The thing I really love about Grossman’s descriptions of Quentin’s four years at Brakebills College for Magical Pedagogy is that, if you were a nerd and overachiever as a kid,  you can tell Grossman was a nerd and overachiever as a kid.  You can feel with the way he writes about Quentin’s struggles to get spells right and memorize Old Church Slavonic and Italian for certain chants, about the late nights spent making little marbles move half an inch on their own, that Grossman highly overachieved and stayed up late nights to overachieve.  You know because, as an overachiever, you’ve also put in the hours, going to bed at 2 or 3 in the morning to finish that paper, to get that 96, to be the best.  You know how 2 in the morning when you’re memorizing the periodic table feels.  And everyone at Brakebills is the same.

They’re also all cynical, smart as hell, and funny as hell.  I rarely laugh out loud when I’m reading, but every page of Magicians has a funny turn of phrase that made me highlight. The book is laced with dark humor and undertones and never dull.  You feel yourself going up with Quentin’s every victory, knowing that something greater (and perhaps more frightening) than studying and reciting him awaits at the end.  And in the scary parts, you’re actually scared.  Read the chapter called “The Beast” and tell me you don’t think about it for days afterwards.  It’s so well-written and psychologically creepy.

And once you get to the end, there is a huge payoff.  But then the novel ends.  But that’s ok.  There’s a sequel and all of the magic, the occult, the perfectly-written, humorous and flawed characters are there waiting for you.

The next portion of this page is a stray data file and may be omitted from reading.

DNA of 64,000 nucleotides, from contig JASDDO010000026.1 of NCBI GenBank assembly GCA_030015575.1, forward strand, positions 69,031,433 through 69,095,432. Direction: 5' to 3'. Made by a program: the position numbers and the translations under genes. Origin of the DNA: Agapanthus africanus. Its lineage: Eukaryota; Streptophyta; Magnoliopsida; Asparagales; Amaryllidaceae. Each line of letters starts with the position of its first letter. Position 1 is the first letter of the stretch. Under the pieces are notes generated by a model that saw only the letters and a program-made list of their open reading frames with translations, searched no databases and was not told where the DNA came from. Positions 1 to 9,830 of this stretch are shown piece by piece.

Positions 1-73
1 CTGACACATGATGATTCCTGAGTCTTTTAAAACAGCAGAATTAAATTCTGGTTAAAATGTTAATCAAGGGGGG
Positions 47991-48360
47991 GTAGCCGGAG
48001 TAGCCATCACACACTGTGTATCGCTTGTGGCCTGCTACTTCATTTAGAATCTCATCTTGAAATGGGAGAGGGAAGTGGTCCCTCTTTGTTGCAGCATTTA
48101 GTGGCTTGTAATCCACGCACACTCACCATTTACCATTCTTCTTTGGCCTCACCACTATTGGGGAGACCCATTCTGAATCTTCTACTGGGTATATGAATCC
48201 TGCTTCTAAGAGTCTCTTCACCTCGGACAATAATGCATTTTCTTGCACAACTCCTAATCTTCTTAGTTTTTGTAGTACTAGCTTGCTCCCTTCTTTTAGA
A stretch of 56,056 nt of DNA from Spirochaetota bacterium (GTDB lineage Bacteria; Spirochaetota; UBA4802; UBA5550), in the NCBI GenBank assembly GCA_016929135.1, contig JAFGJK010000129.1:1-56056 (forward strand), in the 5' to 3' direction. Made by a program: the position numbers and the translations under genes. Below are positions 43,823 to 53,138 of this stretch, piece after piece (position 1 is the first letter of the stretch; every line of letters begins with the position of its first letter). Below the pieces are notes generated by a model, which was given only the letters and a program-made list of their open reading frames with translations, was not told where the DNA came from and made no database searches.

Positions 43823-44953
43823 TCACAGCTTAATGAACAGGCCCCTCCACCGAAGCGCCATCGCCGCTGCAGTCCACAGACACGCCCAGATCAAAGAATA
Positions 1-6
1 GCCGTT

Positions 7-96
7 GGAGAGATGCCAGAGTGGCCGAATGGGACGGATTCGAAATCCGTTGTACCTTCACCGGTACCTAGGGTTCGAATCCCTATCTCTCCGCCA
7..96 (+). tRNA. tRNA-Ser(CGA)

What you also notice when reading both this book and its just-as-good sequel is how good of a writer Lev Grossman is.   There’s a rule in writing, I forget who said it, but basically, if you put a trashcan in the first chapter, it has to go in the last as well, about not writing extraneous text.  Everything in The Magicians is pertinent,so pay close attention. And everything is magical.

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Friday Links

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So, this week I’ve been pretty busy with my new job, grad school orientation, surviving earthquakes, and devouring The Magician King (more on that next week).  And this weekend I’m ready to fight for my life.  So you can imagine I don’t have too many links this go around.


Andrea GAAAAAAAALLLEEEEE.

Links:

  1. Going to the minaret of Jam by motorcycle
  2. What explains the remarkable rise of Greek yogurt?
  3. The efforts to get the Israel natural gas project off the ground
  4. Anne Hathaway is a class act
  5. ” The Defense Language Institute is where young men and women learn how to eavesdrop on the nation’s enemies, provided that the enemies speak slowly and limit their conversation to hobbies and the weather.”
  6. Old Russian periodicals online. OMGOMGGEEKTIME>
  7. Love this post a lot.
  8. I studied abroad in Africa tumblr
  9. I do, in fact, major in basket weaving!
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Ways that I did not want to experience adventure in my life

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  • Having a pane of Soviet-grade glass fall on my head when I was 3
  • Getting lost in my neighborhood in the dark when I was 8 and coming home, crying, to have my mom lecture me about rapists. Of course, there is no such thing as sex in Russia, so it wasn’t really rapists, but “Bad People.”
  • Getting into a near-fatal car accident with Mr. B. We were both unharmed, the car was totalled.
  • Working an internship in a country that went to war.  I was at the beach.
  • Same country.  God screws me over.
  • Falling off a horse getting ready to go into a gallop.
  • Going to West Philadelphia.
  • Snowmageddon.
  • Experiencing a 5.8-level earthquake on the second day that I chose to work in a 50-story building, on floor 42. If you’ve never experienced an earthquake that high up, it feels like all your paranoia and Russian pessimism have finally been justified.